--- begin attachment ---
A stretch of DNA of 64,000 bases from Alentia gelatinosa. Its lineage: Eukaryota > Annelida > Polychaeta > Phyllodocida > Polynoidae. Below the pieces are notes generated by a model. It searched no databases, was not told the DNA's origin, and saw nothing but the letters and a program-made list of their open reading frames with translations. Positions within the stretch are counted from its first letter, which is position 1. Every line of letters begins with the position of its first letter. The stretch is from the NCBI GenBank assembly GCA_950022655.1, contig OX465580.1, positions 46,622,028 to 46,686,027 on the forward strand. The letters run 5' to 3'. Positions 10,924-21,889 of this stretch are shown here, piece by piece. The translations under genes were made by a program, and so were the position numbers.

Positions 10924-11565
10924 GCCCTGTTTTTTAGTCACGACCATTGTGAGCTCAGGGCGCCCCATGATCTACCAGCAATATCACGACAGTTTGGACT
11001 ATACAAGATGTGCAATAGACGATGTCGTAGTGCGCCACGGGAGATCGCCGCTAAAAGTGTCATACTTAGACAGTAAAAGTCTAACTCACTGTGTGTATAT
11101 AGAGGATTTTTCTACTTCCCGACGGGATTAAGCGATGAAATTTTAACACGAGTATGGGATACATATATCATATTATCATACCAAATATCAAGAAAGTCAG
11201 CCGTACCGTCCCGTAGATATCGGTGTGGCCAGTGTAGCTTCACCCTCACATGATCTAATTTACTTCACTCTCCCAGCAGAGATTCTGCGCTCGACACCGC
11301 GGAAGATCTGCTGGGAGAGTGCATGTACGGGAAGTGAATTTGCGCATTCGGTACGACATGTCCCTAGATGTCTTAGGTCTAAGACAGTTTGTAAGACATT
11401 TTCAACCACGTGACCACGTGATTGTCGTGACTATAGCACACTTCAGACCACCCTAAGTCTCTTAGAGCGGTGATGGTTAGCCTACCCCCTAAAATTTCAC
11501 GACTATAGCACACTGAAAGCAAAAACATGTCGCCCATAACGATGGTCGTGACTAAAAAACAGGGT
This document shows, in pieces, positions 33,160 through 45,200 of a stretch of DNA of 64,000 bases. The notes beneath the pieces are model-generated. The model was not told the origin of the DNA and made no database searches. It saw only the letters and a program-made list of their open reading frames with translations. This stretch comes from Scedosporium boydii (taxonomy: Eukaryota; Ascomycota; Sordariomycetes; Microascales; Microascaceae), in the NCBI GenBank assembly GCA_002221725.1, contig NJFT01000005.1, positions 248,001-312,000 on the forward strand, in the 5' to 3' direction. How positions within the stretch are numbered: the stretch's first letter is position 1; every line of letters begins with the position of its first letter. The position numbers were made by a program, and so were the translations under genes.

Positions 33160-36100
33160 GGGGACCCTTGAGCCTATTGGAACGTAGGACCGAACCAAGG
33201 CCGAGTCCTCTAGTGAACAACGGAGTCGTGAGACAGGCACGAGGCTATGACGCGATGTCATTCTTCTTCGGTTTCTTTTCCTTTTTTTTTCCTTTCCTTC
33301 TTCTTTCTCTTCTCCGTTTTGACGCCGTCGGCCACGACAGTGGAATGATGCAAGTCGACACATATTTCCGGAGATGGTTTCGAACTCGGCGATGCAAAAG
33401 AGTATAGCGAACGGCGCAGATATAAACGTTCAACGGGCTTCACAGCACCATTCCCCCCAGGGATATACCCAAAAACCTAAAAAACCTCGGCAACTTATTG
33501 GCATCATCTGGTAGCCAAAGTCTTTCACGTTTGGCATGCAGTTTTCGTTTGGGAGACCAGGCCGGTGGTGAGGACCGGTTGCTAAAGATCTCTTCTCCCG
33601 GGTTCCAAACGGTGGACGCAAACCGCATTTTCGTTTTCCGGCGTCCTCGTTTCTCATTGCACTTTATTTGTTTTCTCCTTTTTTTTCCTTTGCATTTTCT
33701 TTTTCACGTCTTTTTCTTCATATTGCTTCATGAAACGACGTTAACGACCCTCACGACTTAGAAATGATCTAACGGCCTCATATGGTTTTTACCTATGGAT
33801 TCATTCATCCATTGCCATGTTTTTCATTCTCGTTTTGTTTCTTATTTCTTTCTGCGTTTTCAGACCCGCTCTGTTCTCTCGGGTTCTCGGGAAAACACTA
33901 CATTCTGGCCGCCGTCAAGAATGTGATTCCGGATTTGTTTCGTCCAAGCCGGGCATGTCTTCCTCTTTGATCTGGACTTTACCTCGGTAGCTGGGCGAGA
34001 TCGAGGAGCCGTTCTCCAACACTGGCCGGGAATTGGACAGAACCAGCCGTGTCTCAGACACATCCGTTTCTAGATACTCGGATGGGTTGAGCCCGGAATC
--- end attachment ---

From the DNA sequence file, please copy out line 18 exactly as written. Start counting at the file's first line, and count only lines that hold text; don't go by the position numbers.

33701 TTTTCACGTCTTTTTCTTCATATTGCTTCATGAAACGACGTTAACGACCCTCACGACTTAGAAATGATCTAACGGCCTCATATGGTTTTTACCTATGGAT